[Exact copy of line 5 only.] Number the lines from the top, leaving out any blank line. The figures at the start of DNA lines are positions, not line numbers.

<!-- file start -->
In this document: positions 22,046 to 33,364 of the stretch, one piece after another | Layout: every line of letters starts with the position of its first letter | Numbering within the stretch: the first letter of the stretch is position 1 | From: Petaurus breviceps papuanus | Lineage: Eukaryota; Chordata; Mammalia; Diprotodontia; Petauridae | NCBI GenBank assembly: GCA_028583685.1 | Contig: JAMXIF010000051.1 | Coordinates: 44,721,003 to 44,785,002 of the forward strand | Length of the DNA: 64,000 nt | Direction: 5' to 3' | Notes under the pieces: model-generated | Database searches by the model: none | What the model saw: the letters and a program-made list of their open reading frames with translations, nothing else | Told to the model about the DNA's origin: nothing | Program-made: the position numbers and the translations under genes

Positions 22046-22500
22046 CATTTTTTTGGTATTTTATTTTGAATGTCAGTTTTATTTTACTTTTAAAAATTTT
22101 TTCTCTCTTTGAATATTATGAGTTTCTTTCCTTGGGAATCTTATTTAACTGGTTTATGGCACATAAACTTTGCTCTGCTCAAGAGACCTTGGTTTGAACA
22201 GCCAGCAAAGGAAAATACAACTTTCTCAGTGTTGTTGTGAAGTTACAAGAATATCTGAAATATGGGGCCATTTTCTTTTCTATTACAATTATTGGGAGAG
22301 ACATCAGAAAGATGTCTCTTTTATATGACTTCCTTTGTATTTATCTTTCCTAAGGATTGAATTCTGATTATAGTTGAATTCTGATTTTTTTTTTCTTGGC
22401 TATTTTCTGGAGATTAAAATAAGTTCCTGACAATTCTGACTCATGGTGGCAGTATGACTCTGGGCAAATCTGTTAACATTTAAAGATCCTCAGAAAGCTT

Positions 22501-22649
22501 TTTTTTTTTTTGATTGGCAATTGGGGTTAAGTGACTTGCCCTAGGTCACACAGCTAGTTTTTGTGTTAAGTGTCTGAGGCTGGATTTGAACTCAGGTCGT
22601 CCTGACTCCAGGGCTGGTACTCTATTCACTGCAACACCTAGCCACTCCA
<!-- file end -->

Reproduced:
22201 GCCAGCAAAGGAAAATACAACTTTCTCAGTGTTGTTGTGAAGTTACAAGAATATCTGAAATATGGGGCCATTTTCTTTTCTATTACAATTATTGGGAGAG